(Above: Catbun enjoying a last look at the goldfish in our room.)
We had one more sight to see today before leaving Prague, since our train wasn’t until the early afternoon: the Museum of Medieval Art, conveniently housed in the convent of the Sisters of St. Agnes, just a short walk from our hotel.
I’ll be a little sad to say goodbye to the Maximilian; we had a lovely stay there even accounting for the mysterious lack of top sheets and indifferent-if-extant air conditioning that haunts Europe generally. Happily, there was safe storage for our luggage, so after our checkout we made our way through the streets one last time and entered the little cloister.
This is still a working convent, I believe, though I did not see anyone wearing religious garb – and what remains of the old convent’s interior is just that – an interior, with very little in the way of furnishings or signifiers to indicate that one room was once much different from another. But the main reason one is there is, of course, the art, so let’s get to that.
It’s medieval art, and from that we can assume a number of common traits: religious subject matter, frequently anonymous artists, a wide and varied range of degrees of mastery when it comes to things like perspective and naturalism.
Oh, and photobombs. Usually by angels. You would seriously be surprised juuuuust how often in medieval art an angel is like “oh hey, guys!” and pops into the picture at a random angle that doesn’t seem to have anything to do with much of what’s going on in the pictures.
Some of the art is legitimately beautiful and contemplative; it’s easy to imagine how in the gray-brown world of the medieval peasant the church may well have been the only place where one was able to see beautiful things. One of the only places, perhaps I should say. There were always the flowers of the field, and the sky after a rain, and the like. But there was a time when almost all of what we think of as visual art was to the greater glory of god, and this collection of it is rather fine.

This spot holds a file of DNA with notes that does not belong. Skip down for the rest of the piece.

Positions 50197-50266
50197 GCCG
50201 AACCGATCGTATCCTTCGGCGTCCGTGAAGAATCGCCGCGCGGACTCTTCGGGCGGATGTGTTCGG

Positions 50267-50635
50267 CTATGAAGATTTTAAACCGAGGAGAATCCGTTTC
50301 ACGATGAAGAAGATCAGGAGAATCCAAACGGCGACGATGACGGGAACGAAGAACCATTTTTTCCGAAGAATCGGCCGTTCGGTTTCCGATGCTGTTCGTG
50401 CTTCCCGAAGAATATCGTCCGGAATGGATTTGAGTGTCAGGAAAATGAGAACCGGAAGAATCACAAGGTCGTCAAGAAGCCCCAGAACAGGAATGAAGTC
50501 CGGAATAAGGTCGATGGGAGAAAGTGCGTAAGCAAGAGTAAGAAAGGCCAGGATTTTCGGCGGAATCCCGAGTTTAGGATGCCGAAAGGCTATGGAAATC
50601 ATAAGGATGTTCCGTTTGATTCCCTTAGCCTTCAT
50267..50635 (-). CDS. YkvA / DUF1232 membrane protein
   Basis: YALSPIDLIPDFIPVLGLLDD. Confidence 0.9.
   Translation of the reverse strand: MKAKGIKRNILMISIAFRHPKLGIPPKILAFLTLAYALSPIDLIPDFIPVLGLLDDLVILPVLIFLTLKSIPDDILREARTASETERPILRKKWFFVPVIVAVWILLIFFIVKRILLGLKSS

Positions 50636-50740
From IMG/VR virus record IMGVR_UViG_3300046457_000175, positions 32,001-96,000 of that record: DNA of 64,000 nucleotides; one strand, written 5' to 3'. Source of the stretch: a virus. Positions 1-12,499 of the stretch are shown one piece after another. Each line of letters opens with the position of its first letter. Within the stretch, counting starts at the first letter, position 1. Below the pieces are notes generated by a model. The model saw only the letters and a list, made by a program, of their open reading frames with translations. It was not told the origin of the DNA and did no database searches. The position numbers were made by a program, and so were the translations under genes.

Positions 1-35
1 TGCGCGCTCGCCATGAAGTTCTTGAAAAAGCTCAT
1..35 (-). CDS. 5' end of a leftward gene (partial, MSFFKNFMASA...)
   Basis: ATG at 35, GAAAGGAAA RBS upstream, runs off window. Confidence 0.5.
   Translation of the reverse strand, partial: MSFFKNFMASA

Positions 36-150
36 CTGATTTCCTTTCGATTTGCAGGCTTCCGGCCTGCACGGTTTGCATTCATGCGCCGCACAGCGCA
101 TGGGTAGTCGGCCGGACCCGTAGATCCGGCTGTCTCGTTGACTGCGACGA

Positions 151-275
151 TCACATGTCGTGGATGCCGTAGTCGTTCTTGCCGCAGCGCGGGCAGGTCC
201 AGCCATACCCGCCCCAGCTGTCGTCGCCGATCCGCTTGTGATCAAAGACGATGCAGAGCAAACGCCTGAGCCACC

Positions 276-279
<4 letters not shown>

Some of it I recognized – some DÃ¼rer woodcuts, rather flagrant in their apocalyptic-ness. Much of it I did not: altarpieces that folded up, cleverly arranged so as to show an arrangement of saints no matter how they were folded; a wide variety of carved wooden crucifixes and pietas and painted lamentations. Over and over again Mary Magdalene washes Jesus’s feet with her hair; over and over again Christ goes to the Mount of Olives, over and over again, disciples gather at his feet, or in darkened rooms too like a tavern in Bohemia to be strictly accurate.
Some of them are lovely, if somber, scenes. Some of them, to a modern eye, read a bit differently than the artist (probably) originally intended. Matthew looks serious, Mark looks as if he is thinking about lunch, Luke has the wary hesitant half smile of someone not sure if the camera is pointing at him, and John seems entirely Over It, thank you. Gathered at the crucifixion, invention seems to have run out when it came to coming up with different expressions of agony or grief for the disciples to display: here profound sorrow, there a grimace of pain, here something more evocative of digestive distress than emotional angst. A Roman soldier in the wrong armour for his place and time flashes the viewer some distinctive side-eye, as if to say “Can you believe this shit?”
I feel a little disrespectful, admittedly, stating these observations out loud…but honestly, that really IS how it looked. Still, it’s a lovely collection, and aside from the inevitable squad of schoolchildren, a pleasantly un-crowded one for our final Prague sight.
Outside is a little sculpture-garden, including this charming little playhouse that is apparently actually one of the sculptures.
I wonder if anyone is allowed to play on it? The school group was nowhere to be seen at the time, so there was nobody around to test the theory.